2020 Meeting Information

at the University of Oregon, Eugene OR, March 24–27, 2020 

“Looking back to plan forward: The relevance of history for today's environmental challenges” 

Tentative Program  |  Plenary Session  |  Banquet  |  Special Sessions  |  Workshops  |  Field Trips

Tentative Program

Tuesday – March 24 
NWSA Board Meeting 
NWSA Evening Social 6:00–9:30 PM (Wildcraft Ciderworks, Eugene

Wednesday – March 25 (Erb Memorial Union, University of Oregon; Campus Map)

8:30-8:45  Welcome from meeting organizers and David Conover, UO Vice President for Research and Innovation

8:45-12:00  Keynote Address and Plenary Session

12:00-1:30  Lunch

1:30-3:30  Special Sessions and Concurrent, Contributed/Invited Oral sessions

3:30-5:30  Poster Session

5:00-6:30 Museum of Natural and Cultural History, University of Oregon  open to meeting attendees

6:30 Evening Banquet: Museum of Natural and Cultural History, University of Oregon (limited space available)

Thursday – March 26  (Erb Memorial Union, University of Oregon; Campus Map)

8:30-5:00  Special Sessions and Concurrent, Contributed/Invited Oral & Poster Sessions

12:00-1:30   NWSA Business Meeting and Lunch – all invited, and lunch is included with registration


          Morning and afternoon: Lichenology workshop

          Afternoon: Manipulating and Visualizing Data in R

Friday – March 27: Field Trips 
Dorena Genetic Research Center 
Northwest Lichenologists 
Environmental history of the southern Willamette Valley and Coast Range 



Plenary Session

Keynote Address by Dr. Patrick Bartlein, University of Oregon
“What Long-term Climate Change in the Pacific Northwest Really Looks Like” 

Megan Walsh, Central Washington University

“Combining paleoecology and archaeology: what interdisciplinary research can tell us about Holocene human-landscape interactions in the Pacific Northwest”

Madonna Moss, University of Oregon

Tlingit Relationships with Sea Otters: What can we learn from zooarchaeology to acknowledge cultural heritage and inform wildlife management?”

Sea otters (Enhydra lutris) were once common in the North Pacific but were extirpated from southeast Alaska by about A.D. 1830. In the 1960s, sea otters were re-introduced and now their populations are rapidly increasing.  Today, sea otters and people are competing for some of the same commercially important invertebrates.  After having been absent for nearly 150 years, the re-entry of sea otters into the food web has unsettled people who make their living from the sea. While some communities perceive sea otters as a threat to their economic livelihoods, some environmentalists view the return of sea otters as restoration of the marine ecosystem. The federal Marine Mammal Protection Act (1972) authorizes any Alaska Native who resides in Alaska to harvest sea otters for the purpose of subsistence provided that the harvest is not wasteful.  Some are seeking to define “traditional” Tlingit use of sea otters as not only utilizing their pelts, but as consuming them as food: in their view both of these conditions have to be met before Alaska Natives would be entitled to harvest sea otters.  This project investigates the zooarchaeological and ethnoarchaeological evidence as to whether Tlingit ancestors consumed sea otters as food in the past.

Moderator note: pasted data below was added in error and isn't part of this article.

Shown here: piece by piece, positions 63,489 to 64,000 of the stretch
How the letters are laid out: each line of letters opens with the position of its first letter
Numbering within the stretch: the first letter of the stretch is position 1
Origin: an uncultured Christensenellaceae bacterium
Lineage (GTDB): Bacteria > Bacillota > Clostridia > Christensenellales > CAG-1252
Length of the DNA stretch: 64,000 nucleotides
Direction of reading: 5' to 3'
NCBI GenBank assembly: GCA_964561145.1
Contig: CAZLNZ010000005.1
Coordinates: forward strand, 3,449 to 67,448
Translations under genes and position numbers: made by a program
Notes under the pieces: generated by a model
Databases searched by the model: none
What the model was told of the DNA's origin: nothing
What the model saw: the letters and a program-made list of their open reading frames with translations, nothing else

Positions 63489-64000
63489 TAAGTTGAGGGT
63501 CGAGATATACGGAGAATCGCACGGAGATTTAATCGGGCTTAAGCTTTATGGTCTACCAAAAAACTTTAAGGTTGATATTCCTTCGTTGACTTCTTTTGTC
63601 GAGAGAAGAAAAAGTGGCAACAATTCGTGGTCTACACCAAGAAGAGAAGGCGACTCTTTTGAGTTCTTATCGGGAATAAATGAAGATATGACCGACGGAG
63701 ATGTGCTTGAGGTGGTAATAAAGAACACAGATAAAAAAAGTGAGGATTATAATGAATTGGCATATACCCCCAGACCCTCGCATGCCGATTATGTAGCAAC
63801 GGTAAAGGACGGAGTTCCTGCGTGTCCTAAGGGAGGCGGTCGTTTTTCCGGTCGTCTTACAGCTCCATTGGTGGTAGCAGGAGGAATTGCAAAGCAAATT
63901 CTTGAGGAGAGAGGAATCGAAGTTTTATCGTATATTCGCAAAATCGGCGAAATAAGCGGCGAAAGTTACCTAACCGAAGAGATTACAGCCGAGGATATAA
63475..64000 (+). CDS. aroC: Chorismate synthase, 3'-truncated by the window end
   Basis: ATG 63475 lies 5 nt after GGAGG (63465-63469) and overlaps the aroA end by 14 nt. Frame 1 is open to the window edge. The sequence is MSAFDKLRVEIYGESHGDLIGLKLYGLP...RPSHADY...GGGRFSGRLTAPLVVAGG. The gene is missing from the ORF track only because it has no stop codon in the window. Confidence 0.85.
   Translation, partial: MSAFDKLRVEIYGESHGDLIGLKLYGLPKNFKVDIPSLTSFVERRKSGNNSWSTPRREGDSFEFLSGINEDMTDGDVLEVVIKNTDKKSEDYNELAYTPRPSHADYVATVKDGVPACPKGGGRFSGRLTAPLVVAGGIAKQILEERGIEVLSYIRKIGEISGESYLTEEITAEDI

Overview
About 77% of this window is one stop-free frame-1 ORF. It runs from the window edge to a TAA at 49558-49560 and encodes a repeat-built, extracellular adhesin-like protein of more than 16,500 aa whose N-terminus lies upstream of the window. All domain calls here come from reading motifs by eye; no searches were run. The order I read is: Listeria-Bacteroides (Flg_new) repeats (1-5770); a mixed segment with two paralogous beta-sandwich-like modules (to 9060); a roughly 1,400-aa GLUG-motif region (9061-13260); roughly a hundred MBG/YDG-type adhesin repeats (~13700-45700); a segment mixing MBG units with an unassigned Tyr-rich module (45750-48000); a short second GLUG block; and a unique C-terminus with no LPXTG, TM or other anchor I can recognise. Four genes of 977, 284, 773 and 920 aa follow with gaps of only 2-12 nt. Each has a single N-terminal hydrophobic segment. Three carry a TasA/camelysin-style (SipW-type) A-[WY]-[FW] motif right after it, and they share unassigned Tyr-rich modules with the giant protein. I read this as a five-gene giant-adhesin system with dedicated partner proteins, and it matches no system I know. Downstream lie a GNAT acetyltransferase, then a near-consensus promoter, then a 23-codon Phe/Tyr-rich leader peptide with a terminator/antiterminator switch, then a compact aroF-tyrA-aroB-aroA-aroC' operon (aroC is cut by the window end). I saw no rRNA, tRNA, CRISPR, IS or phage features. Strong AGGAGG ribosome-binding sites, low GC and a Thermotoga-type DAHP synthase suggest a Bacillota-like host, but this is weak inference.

Lucas Silva, University of Oregon

Expanding the spatiotemporal domains of modern ecology”

Lauren Hallett, University of Oregon

Looking back to move forward: the role of history in ecological restoration


Banquet Presentation by Dr. Dennis Jenkins 
“Archaeology and Science at the Paisley Caves” 

Museum of Natural and Cultural History

Luther Cressman’s 1938-1940 excavations at the Paisley Caves in south central Oregon discovered evidence suggesting that human occupation of the caves was contemporaneous with now extinct Late Pleistocene megafauna some 12,000 to 15,000 years ago.  However, it was not until more recent developments in radiocarbon dating and ancient DNA analysis that he was finally proven correct. This presentation explains the scientific processes and results of archaeological investigations at the Paisley Caves, bringing the audience the most up-to-date information about the evidence for the association of humans and Pleistocene animals in Oregon’s high desert country more than 14,000 years ago.  Dating of camel and horse bones, artifacts, twigs, and dried human feces containing Native American DNA between 12,900 and 14,500 years ago indicates that people lived in the caves and apparently hunted mammoth, camels, horses, and other animals at the end of the Pleistocene period. This colorful slide show takes the audience through the scientific processes involved in proving the case for pre-Clovis (>13,500 years) human occupations at the now world famous Paisley Caves in south-central Oregon.

Posters: Please keep poster width under 48 inches.  Posters may be up to 40 inches in height.

Special Sessions